BERLIN -- Germany's film stars and the international elite attending the Berlin International Film Festival got out their black ties and glamorous gowns Monday night to raise money for the fight against AIDS.
The fifth annual Cinema for Peace Gala was held at the opulent Konzerthaus at Berlin's Gendarmenmarkt and was hosted by Richard Gere and Milla Jovovich.
Opening the event, Jovovich said the purpose of the gala was to celebrate the spirit of peace and reconciliation "in a city that has proved that the walls we build to divide us can come tumbling down."
In addition to the usual crowd of German celebrities, the guest list included such Hollywood luminaries as Christopher Lee and George Clooney, whose McCarthy-era feature "Good Night, and Good Luck" was screened as part of the festival's Cinema for Peace program.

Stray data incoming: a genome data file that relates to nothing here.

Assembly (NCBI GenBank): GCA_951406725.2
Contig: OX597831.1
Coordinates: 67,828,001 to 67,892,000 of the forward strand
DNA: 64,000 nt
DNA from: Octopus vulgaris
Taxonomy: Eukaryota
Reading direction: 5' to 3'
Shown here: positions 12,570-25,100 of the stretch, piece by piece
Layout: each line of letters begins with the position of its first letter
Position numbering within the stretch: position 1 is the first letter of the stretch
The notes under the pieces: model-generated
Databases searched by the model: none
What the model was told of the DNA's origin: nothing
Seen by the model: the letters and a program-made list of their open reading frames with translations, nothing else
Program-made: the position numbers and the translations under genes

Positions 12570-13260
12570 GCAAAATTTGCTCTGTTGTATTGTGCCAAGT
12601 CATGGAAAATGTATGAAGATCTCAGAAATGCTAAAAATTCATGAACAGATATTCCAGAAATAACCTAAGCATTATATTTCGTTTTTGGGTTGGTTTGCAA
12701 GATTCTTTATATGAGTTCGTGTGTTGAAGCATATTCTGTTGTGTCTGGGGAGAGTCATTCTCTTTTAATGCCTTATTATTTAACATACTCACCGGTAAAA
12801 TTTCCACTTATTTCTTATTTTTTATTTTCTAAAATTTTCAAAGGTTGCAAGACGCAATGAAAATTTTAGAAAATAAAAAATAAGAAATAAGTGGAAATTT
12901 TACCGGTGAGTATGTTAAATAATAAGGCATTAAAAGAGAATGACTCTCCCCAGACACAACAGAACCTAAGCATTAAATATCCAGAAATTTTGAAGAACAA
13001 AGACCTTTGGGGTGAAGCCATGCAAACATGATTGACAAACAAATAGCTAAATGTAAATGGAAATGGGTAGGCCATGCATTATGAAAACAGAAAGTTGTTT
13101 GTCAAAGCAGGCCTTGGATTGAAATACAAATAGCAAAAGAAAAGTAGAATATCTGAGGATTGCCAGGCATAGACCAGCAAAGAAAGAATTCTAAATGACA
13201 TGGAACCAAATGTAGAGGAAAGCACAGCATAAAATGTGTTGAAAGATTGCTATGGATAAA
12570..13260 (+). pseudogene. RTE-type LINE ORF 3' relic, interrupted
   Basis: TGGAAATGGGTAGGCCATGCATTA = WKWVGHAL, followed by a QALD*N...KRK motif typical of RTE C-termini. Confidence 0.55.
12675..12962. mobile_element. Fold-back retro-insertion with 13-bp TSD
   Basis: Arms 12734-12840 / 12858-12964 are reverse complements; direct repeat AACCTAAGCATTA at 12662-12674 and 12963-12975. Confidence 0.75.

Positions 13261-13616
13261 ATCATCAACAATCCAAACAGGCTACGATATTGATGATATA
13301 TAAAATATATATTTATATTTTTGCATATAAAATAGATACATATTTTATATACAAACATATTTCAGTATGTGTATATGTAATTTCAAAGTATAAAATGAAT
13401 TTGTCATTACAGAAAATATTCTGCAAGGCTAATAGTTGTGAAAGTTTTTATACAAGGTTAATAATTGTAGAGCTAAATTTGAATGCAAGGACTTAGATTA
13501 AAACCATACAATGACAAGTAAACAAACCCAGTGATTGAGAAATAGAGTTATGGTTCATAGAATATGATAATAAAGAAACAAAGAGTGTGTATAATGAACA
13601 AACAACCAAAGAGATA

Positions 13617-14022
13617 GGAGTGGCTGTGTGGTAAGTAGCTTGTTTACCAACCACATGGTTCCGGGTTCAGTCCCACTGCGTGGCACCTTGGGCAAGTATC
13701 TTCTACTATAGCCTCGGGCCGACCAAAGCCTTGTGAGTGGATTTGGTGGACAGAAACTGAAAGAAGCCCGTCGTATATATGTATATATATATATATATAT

This year's gala, however, did not include the kind of controversial statements by Hollywood stars that have been a staple of the event. In 2003, for example, Dustin Hoffman used the gala as a platform to denounce the U.S.-led war on Iraq. Last year, Tim Robbins and Susan Sarandon publicly attacked President Bush and his policies.
This year, Sharon Stone was honored with the Cinema for Peace Award for Social Responsibility for her extensive charity work in the fight against AIDS.
U.K. director Michael Caton-Jones was given the inaugural Cinema for Peace film prize for his Rwandan genocide drama, "Shooting Dogs."
Money raised by the Cinema for Peace gala will be donated to UNICEF and Elizabeth Taylor's American Foundation for AIDS Research.
Scott Roxborough writes for The Hollywood Reporter.
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